By Isabel A
You hear lots of talk today about “dangerous breeds”. People talk about dangerous dogs on the news and you can read about so-called “dangerous breeds” in newspaper stories. But, do dangerous breeds really exist? Or is dog behavior really based on the dog’s environment?
Although newspapers and TV stations often report on any story where a dog bite is involved, in fact most dog bites in the United States are not serious. According to the Centers for Disease Control (CDC) about 4.5 million people are “bitten” by dogs every year. However, only about 1/5 of those “bites” require medical attention. Included in those figures are things like scratches, nips from puppies, accidental bites, and especially bites that occur to veterinarians, vet techs, and groomers who are particularly likely to be bitten by dogs because of the nature of their jobs.
Research indicates that the rate of dog bites among children appears to be decreasing. If you do have children, kids between the ages of 5 and 9 are most likely to be bitten, perhaps because they are at eye level for many dogs or because they have the most interaction with the family dog. Young boys and adult men seemed to be more likely to be bitten in comparison to young girls or adult women in most cases.
Breeds Most Likely To Bite
Although dogs like the Pit Bull and the Rottweiler often make the news, a recent study published in the journal Applied Animal Behaviour Science, with researchers from the University of Pennsylvania questioning 6000 dog owners, provided some startling information about which dogs were most likely to bite. The breed most likely to bite is the Dachshund. Second on the list is the Chihuahua and the third breed most likely to bite is the Jack Russell Terrier.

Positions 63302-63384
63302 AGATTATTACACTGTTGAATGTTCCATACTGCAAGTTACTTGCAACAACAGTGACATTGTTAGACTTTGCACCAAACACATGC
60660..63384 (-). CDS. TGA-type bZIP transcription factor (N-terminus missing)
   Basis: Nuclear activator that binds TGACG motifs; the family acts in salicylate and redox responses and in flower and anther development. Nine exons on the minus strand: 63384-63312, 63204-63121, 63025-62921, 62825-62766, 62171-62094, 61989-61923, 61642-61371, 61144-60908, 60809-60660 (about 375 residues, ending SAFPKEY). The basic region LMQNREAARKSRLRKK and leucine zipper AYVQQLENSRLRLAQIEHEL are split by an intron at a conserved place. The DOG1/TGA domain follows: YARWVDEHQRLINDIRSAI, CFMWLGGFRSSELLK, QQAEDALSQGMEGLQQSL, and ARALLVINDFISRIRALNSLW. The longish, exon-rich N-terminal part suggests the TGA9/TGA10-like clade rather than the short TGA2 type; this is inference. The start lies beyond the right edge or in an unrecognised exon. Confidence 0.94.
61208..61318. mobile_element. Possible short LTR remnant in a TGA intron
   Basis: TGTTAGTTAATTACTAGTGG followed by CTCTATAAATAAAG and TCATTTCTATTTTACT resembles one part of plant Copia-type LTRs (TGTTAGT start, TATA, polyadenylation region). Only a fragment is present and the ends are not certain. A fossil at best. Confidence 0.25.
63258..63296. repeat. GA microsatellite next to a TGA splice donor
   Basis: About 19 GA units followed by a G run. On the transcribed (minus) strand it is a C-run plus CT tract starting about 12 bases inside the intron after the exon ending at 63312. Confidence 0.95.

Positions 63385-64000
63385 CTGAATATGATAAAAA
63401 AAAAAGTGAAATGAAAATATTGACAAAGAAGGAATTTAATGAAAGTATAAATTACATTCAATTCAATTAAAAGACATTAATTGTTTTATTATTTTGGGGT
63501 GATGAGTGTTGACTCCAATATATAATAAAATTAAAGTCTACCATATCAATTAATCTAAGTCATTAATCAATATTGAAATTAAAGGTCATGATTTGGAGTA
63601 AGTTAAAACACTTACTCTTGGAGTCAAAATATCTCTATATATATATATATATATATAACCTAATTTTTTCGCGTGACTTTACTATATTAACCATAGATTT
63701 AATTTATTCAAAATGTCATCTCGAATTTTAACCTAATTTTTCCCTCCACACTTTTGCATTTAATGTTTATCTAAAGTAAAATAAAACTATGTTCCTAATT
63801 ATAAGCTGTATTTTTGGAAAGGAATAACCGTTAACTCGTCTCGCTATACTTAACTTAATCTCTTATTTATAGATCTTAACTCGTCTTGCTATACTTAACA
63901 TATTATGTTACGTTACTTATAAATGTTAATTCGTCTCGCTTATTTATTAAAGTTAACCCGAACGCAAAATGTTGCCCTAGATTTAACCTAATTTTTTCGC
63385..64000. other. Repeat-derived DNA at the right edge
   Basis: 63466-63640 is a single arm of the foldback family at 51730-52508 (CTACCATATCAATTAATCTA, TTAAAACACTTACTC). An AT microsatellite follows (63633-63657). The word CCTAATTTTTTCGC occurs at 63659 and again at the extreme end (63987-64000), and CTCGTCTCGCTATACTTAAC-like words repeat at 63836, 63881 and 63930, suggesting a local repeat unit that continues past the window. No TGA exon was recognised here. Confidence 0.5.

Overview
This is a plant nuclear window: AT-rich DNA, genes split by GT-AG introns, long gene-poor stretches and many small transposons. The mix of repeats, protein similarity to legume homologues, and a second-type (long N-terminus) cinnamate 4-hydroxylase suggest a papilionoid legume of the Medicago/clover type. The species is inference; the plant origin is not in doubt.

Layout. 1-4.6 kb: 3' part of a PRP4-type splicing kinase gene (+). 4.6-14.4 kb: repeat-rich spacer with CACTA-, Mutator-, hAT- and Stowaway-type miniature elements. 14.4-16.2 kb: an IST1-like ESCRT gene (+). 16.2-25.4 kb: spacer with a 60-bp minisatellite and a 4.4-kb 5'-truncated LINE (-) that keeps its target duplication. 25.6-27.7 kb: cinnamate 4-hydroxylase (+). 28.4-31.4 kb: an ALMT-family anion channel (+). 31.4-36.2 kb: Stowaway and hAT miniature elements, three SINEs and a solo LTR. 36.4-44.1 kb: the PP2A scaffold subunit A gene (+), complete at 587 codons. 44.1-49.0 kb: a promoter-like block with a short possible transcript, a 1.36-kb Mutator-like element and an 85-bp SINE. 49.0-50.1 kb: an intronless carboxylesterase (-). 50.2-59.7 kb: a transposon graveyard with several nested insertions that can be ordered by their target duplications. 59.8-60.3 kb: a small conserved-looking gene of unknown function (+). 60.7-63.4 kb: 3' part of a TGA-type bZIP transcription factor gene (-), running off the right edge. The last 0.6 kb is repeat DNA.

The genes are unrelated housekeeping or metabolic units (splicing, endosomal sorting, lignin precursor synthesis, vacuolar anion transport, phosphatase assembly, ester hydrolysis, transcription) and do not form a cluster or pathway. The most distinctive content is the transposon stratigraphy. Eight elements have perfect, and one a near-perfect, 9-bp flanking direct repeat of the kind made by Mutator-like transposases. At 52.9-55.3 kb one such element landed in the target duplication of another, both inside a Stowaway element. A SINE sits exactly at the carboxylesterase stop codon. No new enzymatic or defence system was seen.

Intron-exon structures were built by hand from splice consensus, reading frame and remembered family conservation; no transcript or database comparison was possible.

Breeds that scored low for aggression in the study, and which were considered less likely to bite included Golden Retrievers, Labrador Retrievers, Siberian Huskies, and Greyhounds.
Breeds which rated as having average or below average aggression and which were not considered likely to bite included the Rottweiler, the Pit Bull, and the Rhodesian Ridgeback. These dogs were not considered to be particularly hostile toward strangers.
Are There “Dangerous Breeds”?
There are breeds which the general public and the media consider to be dangerous however, there are certainly dogs that are raised and encouraged to be more aggressive. Evidence shows that there are no innately dangerous breeds. Dogs behave the way they are raised and trained to act by their owners. A dog’s behavior is based more on his environment than on any other factor.
Dogs are animals and bites will occur from time to time, as they can with any pet. However, the evidence shows that the breeds which have been singled out by the public and the media are not innately dangerous. A dog’s behavior depends on the way he is raised and trained by his owner. If you have children it is very important that you teach them how to behave properly with dogs and most importantly do not leave small children alone with dogs even for a split second.